How to prevent heart attacks

How to prevent heart attacks

by Sanjay B

It may be interesting to note that while several Western countries are shunning fast food sausage, hamburger and pizza, they are at the top popularity in India, where eating has become more a mechanical process than expression of culture and communication. High level of cholesterol due to indiscriminate use of fats and lack of physical activity are responsible for heart attack.

It is disturbing that while the West over the past two decades has been able slow the pattern, it is not the same in India where the incidence of heart disease is fast growing. In 1986 the incidence of death due to communicable diseases was 478 per one lac population and the incidence of death due to heart attack was 145 per one lac population while in 2000 the incidence of deaths due to communicable diseases declined significantly to 215 per lac of population. The incidence of deaths due to heart attacks rose sharply to 253 per lac of population. According to a WHO estimate the projected figures of deaths due to heart attacks by 2015 may well go up to 293 per one lac population in India thus occupying the position of killer no. 1. As of now over 7.5 crore Indians are suffering from heart diseases. The most unfortunate aspect of the problem is most of the sufferers are unaware of their affliction and many others do not bother for minor complaints such as breathlessness on exertion. There is little wonder then about 25 lac people die of attacks annually.Previously the incidence of heart disease could be seen in people over 55 years of age but now more & more young people are victims of the disease. Out of 1500 people who underwent bypass surgery at Dharmavira Heart Centre of Sir Gangaram Hospital, New Delhi during 1998-2001, as many as 116 were below 40 years. It is no longer a disease of the rich as was thought of previously Nor is it confined to male folk. The new statistics from British Heart Foundation reveal that out of 35 million new cases of the Cardiac disorders diagnosed in the U.K. each year nearly half are women aged 25 to 34. A recent study in India testifies that cardiac problem is roping in more & more Indian women. Growing urbanization, continuing dependence on saturated fats and vegetable ghee, dairy products, indulgence in excessive smoking, obesity growing incidence of diabetes mellitus and sedentary lifestyles have greatly helped accentuating heart disorders.

What is Heart Attack ?

The blood vessels of heart known as coronary arteries become narrow and or there is clot giving rise to blockage of arteries responsible for diminished blood flow to heart, resulting more often into crushing pains that are usually felt behind the breast bone, the left side of the chest or down one or both arms. It can also be felt going up into the jaws and throat and less commonly between the shoulder blades. If untreated, it may lead to heart attack characterized by lowering of blood pressure, cardiogenic shock and diminished blood flow to kidneys.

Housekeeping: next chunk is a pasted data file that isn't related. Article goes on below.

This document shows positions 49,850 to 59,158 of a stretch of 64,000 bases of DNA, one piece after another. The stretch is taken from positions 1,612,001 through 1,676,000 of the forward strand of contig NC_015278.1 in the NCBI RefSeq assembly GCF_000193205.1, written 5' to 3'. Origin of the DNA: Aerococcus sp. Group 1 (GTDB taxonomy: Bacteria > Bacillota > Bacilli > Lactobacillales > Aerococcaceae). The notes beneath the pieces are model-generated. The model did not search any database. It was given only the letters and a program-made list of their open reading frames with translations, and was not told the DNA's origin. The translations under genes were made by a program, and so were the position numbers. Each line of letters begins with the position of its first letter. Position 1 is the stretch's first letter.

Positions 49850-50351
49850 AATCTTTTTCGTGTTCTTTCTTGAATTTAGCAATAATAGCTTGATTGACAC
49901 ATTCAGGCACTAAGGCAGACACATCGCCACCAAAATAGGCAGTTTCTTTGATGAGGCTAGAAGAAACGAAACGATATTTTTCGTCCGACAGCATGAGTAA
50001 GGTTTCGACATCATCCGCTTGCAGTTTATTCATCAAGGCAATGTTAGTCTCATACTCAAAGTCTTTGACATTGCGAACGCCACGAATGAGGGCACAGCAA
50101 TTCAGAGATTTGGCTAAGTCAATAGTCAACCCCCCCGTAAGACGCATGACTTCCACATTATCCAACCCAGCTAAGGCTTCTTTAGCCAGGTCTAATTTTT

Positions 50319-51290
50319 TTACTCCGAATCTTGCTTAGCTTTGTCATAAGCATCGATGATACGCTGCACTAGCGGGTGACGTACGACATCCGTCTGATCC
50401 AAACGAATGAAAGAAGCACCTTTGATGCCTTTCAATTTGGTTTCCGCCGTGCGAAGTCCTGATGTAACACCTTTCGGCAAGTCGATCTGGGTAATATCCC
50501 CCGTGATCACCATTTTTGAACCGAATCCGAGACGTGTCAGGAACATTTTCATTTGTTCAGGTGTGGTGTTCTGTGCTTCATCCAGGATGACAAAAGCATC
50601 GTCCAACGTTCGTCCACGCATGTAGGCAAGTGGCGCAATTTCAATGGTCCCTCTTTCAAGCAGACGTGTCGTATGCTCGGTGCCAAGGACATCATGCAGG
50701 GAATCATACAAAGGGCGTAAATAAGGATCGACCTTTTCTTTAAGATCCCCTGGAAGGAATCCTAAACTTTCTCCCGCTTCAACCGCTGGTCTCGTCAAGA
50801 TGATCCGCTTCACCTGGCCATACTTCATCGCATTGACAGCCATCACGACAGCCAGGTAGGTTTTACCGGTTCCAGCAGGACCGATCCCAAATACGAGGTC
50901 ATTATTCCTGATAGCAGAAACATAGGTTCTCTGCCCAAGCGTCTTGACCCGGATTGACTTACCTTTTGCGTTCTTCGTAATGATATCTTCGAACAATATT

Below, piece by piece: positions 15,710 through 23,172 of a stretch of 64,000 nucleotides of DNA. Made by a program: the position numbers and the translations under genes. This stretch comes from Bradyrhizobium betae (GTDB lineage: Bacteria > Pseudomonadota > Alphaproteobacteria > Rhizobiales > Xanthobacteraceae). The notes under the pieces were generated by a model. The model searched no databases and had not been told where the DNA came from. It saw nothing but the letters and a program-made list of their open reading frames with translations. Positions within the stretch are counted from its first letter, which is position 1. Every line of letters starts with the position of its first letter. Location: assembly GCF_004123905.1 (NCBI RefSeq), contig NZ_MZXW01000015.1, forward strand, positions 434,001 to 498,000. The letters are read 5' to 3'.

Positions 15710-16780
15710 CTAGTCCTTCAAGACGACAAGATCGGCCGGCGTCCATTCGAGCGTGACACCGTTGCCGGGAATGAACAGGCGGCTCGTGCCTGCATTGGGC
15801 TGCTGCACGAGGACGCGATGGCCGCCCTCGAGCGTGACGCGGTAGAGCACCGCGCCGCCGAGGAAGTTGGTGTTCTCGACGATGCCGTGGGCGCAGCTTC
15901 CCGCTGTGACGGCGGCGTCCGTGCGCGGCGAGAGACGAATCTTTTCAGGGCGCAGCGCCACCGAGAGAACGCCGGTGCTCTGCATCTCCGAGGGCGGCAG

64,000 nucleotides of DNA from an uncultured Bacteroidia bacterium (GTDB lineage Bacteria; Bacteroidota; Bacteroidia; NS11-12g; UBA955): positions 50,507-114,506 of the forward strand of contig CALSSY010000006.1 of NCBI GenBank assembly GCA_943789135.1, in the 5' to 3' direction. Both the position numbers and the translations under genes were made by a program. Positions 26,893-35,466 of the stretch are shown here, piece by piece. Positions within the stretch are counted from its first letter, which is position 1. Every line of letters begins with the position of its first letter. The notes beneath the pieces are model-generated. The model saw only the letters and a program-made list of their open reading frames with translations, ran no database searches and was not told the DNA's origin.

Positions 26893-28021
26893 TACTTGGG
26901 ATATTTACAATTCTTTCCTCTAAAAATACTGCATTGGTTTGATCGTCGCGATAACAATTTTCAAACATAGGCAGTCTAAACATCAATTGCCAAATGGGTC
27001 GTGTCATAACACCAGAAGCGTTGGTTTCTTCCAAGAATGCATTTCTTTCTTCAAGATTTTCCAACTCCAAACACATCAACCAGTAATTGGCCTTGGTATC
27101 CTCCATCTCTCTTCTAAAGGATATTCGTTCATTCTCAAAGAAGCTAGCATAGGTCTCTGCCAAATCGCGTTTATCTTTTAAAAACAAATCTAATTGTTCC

Risk Factors may be split into reversible and irreversible factors. Irreversible factors are age and family history (genetic predisposition) while reversible factors are high blood pressure, diabetes mellitus, increased levels of cholesterol and lack of exercise. We may not do much about irreversible risk factors, although there have been some studies, of late, which outplay the role of genes in heart attacks. In the biggest ever study of 1.20 lack heart patients in the United states, the researcher Dr. Eric Topol of the Cleveland Clinic Foundation, has remarked, “If we could eliminate smoking and get people to be fit and trim, we could turn this thing around without unraveling the genes that cause heart disease.”

High blood pressure is the consequence of stress and faulty life style. There are about 5 crore people suffering from hypertension in India, as defined as blood pressure over 140/90, but if it includes the “high normal’s” the figure could well be 20 crore. Urban youth is far more stressed out than their grandparents as they are less willing to invest in pure enjoyment. A report in ‘Psychology Today’ reveals, thus, “they catch the news to be well-informed, see the latest films and read the right books to be “current”. If they walk, swim or play tennis it is with one eye on performance and results’. Highly structured purposeful leisure is equivalent to work. It leaves us as open to tension, anxiety and depression.

Diabetes is yet another risk factors in heart problems. According to a rough estimate one in 8 adults in urban India is diabetic and every fourth person is a potential victim. In a study conducted by the National Urban Diabetes Society covering 11,216 individual in six major cities of Bangalore, Chennai, New Delhi, Kolkata, Hyderabad and Mumbai the prevalence of diabetes was as high as 13.2 percent, while an additional 14.2 were found to be impaired glucose tolerance (1GT). According to a WHO projection the diabetic population may swell to 30 crore out of which India and China may jointly account for 11 crore by 2025. Recent researches indicate that diabetic is more prone to cardiac abnormality due to its linkage to high (LDL) cholesterol. What is threatening is that even the low income group is fast emerging as victim of diabetes mellitus.

Obesity is another major risk factor. Overdependence on ‘fast foods’ high fat diet with little or no